A Castle in Florence?
Named for a local creek that was later rerouted to the Missouri River at the north end of Minne Lusa Boulevard, the Minne Lusa Pumping Station was a beautiful, massive building made of Warrensburg sandstone. Sitting on five acres of landscaped park-like areas, the building featured a central tower rising four stories over an arched entryway, and housed a high service pump and huge boilers that filtered water flowed to the city water mains. Jim Dahlman, Omaha’s cowboy mayor, opened the station in a grand ceremony in August 1889.
Inside, the building felt enormous. It housed pumps used to churn the water through cleaning systems, and had plenty of large, open spaces that felt grand and important. Over the first few decades of the station, there were continual reports in the the society pages of Omaha’s newspaper about the superintendent hiring orchestras to play at elaborate dances held for the city’s upper crust. Taking a luxurious drive in elegant carriages along Florence Boulevard and the river road, these fancy guests marveled at the grand feats of engineering within and apparent in the building itself.
When guests arrived at the Minne Lusa Pumping Station, they were greeted by a large granite fountain inside a 12-foot-wide wading pool. Kids would routinely visit the fountain for refreshment, basking in streams from its three monster heads spurting water from their mouths, along with a large stream projecting into the air.
Birch trees lined the pathways at the waterworks, which made for pleasant strolling along the cool pools on hot summer evenings. The entire facility was a visage from Omaha’s high Victorian era, and a lot of people developed sentimental feelings about the place.
Construction Around the Waterworks
Originally built in the 1910s, the Missouri River Intakes were designed to draw water from the river and into the settling ponds at the Florence Water Works. Designed in a park-like fashion along the beautiful J.J. Pershing Drive overlooking the Missouri River, they were as regal at the City’s popular Walnut Hill Reservoir. Today, although they’re fenced in and off-limits to the public, they still serve the same purpose for MUD.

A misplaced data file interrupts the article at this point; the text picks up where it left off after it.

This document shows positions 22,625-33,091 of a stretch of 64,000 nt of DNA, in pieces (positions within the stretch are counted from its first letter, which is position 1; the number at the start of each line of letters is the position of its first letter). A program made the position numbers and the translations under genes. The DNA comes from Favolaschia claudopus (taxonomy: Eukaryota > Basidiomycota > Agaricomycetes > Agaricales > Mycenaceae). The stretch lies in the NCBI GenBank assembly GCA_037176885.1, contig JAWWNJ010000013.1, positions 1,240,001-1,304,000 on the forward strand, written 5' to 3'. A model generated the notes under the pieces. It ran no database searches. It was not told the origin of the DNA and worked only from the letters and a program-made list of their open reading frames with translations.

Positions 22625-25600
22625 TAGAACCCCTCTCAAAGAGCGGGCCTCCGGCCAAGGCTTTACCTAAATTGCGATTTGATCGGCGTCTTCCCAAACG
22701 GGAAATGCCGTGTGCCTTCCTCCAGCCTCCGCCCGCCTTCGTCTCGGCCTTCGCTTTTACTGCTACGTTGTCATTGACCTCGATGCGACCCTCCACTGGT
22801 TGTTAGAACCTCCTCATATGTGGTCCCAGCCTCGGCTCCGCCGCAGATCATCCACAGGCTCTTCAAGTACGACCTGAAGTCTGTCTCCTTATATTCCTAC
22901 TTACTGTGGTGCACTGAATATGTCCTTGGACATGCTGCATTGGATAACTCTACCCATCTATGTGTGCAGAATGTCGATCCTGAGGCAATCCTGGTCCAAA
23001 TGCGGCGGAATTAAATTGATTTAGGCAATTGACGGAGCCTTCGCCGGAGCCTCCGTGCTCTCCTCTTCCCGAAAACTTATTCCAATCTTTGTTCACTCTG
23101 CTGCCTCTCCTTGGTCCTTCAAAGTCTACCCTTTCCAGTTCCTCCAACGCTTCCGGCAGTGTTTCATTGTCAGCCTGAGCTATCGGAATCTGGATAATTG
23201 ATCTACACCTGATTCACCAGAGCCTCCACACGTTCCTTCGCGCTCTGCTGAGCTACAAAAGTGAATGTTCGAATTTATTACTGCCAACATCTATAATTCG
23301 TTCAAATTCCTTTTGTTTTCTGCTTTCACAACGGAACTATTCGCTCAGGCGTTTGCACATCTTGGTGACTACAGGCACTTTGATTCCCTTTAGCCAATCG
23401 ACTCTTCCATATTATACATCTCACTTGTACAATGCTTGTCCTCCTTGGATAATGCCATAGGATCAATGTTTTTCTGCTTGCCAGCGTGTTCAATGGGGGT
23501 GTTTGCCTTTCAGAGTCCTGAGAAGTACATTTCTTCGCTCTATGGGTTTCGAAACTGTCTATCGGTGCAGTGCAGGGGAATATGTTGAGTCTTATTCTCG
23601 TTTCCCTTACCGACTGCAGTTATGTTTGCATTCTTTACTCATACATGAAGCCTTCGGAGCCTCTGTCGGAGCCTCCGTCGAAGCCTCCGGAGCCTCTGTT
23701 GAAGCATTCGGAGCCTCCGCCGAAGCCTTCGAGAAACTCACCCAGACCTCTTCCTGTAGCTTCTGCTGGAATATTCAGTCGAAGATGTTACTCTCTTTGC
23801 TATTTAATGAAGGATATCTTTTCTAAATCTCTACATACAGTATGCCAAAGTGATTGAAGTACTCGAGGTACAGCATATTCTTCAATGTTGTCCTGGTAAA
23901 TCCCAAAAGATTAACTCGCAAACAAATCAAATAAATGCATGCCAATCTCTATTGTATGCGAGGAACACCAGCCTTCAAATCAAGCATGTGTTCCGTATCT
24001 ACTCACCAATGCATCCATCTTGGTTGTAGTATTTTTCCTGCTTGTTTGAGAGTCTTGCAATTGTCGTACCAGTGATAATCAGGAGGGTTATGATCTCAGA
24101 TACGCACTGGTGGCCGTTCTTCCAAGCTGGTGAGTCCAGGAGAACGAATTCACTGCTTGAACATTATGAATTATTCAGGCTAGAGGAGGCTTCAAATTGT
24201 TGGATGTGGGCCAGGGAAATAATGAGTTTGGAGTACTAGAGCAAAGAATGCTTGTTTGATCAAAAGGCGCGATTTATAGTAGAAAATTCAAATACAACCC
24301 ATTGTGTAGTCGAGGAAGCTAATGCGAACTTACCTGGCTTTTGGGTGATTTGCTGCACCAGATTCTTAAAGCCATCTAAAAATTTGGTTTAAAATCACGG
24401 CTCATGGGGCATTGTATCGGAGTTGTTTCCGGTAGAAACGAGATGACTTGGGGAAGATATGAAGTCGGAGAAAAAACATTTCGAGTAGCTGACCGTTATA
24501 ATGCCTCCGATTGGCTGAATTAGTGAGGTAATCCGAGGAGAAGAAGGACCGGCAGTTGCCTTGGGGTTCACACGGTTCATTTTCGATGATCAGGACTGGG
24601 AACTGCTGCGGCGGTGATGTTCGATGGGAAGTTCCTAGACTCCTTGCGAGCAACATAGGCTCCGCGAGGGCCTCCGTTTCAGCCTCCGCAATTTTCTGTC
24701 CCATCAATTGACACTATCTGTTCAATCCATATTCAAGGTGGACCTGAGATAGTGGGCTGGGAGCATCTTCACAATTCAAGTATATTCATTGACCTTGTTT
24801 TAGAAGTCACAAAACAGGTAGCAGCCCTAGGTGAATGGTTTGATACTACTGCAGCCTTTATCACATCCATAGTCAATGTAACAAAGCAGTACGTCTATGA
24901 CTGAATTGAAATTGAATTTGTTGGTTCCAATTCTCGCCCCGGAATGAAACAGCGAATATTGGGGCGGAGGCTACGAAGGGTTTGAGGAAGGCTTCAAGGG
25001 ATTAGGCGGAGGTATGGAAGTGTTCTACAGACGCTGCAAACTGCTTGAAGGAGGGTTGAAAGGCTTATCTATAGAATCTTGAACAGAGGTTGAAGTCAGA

Living so far from Omaha, the American Water Works Company decided to build worker’s houses on the grounds of the Florence Water Works, too. In the early 1890s, they built at least eight large, two-story American Foursquare style architecture homes, including several bedrooms, full basements and wide front porches. Located north of the Minne Lusa Pumping Station, they sat on Hunt Street, and were connected to Main Street in Florence. Hunt Street doesn’t exist anymore.
There was also a mansion built for the superintendent of the facility. The homes were renowned for being large, plush environments guests liked to visit because of the beauty of the water works. The superintendent regularly played host to guests, and was frequently included in the city’s newspapers’ gossip and society columns.
In 1895, the facility was sold by the American Water Works to a local company called the Omaha Water Works. In addition to its water business there, the new company fostered the development of a railroad line to run next to the waterworks. Built by the Chicago, St. Paul, Minneapolis and Omaha Railway, aka the Omaha Road, the line ran from downtown Omaha north to the Florence Depot at North 28th and Tucker Street, immediately west of the works.
In addition to passenger traffic, the Florence Depot served as a loading point for the icehouse contracted by the Omaha Water Works sold ice and distributed it throughout the region. Built in the 1880s, the icehouse was run by David Talbot and ran for several years as the only icehouse in Omaha under the company named Reservoir Ice Company. Talbot was a wealthy man whose monopoly over the city’s ice industry stood for several years.
It is still in use today, with a different exterior. It was remodeled in the 1960’s to repair damage done by age and termites.
The Great Demolition